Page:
¶14. On March 26, 2019, the chancery court entered its opinion and order (March Order), addressing the parties’ various petitions for modification and contempt. Although the court found “Laurie's relocation [was] not a material change in circumstances adversely affecting the minor children,” the court did determine that a material change in circumstances adversely affecting George had occurred—namely, George's unhappiness at McCallie and his expressed desire to return to Jackson and finish his high-school education at St. Andrew's Episcopal School.5 The court also noted that the parties' “increasing deterioration of communication” had made “joint legal custody of the two minor children impossible.” Therefore, addressing the factors outlined in Albright v. Albright, 437 So. 2d 1003, 1005 (Miss. 1983), the chancery court concluded that it would be in George's best interest to return to Jackson, granted Brad sole physical and legal custody of George as of the completion of the 2018-2019 school year, and directed Brad to enroll George in St. Andrew's for the upcoming 2019-2020 school year. The court awarded Laurie sole physical and legal custody of Irene.

¶15. Based on the MDA's provision that the parties would share equally the costs of the children's private-school tuition, the chancery court further ordered Brad to pay $21,000, one-half of the Currey Ingram yearly tuition. With regard to the children's extracurricular expenses, the court limited Brad's responsibility to pay “$6,000 per year per child.” The chancery court also terminated Brad's responsibility to pay $1,000 per month in child support for George; the monthly child support for Irene remained in effect.

¶16. With regard to the citations for contempt, the court found “that neither party ha[d] faithfully executed the provisions of the MDA.” However, the court declined to find either party in willful and contumacious contempt. The chancery court did conclude that Brad was responsible for Irene's extracurricular expenses incurred prior to modification and ordered him to pay those expenses within thirty days. The court also determined that Brad was in arrears for George's child support in the amount of $11,000, plus interest.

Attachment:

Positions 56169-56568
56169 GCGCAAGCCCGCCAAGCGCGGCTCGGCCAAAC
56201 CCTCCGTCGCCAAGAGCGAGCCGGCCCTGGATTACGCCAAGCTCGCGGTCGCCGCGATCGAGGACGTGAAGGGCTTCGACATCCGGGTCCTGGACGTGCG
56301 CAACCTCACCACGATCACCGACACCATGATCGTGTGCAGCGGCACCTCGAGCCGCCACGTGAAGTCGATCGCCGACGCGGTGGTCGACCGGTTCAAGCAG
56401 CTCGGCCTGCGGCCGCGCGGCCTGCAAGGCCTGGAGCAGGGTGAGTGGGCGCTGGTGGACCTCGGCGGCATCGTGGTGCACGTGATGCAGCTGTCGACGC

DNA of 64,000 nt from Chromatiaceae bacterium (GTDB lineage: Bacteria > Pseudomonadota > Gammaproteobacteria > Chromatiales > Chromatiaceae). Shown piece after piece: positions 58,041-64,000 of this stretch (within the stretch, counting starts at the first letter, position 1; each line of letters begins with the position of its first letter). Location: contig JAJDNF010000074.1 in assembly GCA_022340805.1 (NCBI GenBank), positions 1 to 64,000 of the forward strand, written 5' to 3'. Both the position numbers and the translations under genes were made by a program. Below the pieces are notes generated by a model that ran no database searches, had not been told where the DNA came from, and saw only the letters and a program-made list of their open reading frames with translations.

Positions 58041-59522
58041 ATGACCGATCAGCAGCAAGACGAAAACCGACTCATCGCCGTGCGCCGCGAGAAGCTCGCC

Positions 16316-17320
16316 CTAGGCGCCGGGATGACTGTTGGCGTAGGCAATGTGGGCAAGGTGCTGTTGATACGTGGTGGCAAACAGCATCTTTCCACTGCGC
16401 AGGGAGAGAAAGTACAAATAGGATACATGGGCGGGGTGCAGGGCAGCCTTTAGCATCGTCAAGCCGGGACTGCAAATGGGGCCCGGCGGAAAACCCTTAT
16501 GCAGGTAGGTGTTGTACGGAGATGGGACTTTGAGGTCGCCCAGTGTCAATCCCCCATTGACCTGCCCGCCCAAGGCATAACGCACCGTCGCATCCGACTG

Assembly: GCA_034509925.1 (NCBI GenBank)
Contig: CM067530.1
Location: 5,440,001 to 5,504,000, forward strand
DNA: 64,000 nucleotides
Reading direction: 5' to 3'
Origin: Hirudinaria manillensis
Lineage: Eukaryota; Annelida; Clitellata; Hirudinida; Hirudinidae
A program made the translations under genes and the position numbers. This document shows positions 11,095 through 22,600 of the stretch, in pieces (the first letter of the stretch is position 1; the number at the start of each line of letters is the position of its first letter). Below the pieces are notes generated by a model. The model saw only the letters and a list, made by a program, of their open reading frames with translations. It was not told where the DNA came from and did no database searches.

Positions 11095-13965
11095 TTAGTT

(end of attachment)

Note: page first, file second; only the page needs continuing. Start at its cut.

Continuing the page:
¶17. Brad filed a motion for reconsideration of the judgment on April 5, 2019, challenging the court's rulings on custody, visitation, and child support. The chancery court denied the motion in its “Final Order of the Court” (July Order) dated July 11, 2019. The court did, however, decrease the award of back child support to $10,250, finding its prior calculation in error. Brad appeals from the chancery court's judgment, alleging several assignments of error.


¶18. Our standard of review for a chancery court's ruling on a motion for modification of custody “based on a material change in circumstances” is limited. Page v. Graves, 283 So. 3d 269, 274 (¶18) (Miss. Ct. App. 2019) (citing Carter v. Carter, 204 So. 3d 747, 756 (¶37) (Miss. 2016)). We will not disturb a court's findings “when supported by substantial evidence unless the [chancery court] abused [its] discretion, was manifestly wrong or clearly erroneous, or an erroneous legal standard was applied.” In re C.T., 228 So. 3d 311, 315 (¶6) (Miss. Ct. App. 2017) (quoting Bowen v. Bowen, 107 So. 3d 166, 169 (¶6) (Miss. Ct. App. 2012)). The chancery court's “interpretation and application of the law” is reviewed de novo. Id. (quoting Seale v. Seale, 150 So. 3d 987, 989 (¶5) (Miss. Ct. App. 2014)).


I. Whether the chancery court erred by failing to consider if Laurie's school choice for Irene was reasonable, necessary, and in the child's best interest.

¶19. In the MDA, the parties “agree[d] to share equally in the costs and expenses associated with the minor children's enrollment and attendance at their current private schools, and/or such other schools which they may later attend.” Finding “the MDA should be enforced as written,” the chancery court held in its March Order that “Brad and Laurie shall pay equally all private school tuition and expenses for the minor children at Currey Ingram and St. Andrew[’]s as ‘other schools which they may later attend.’ ”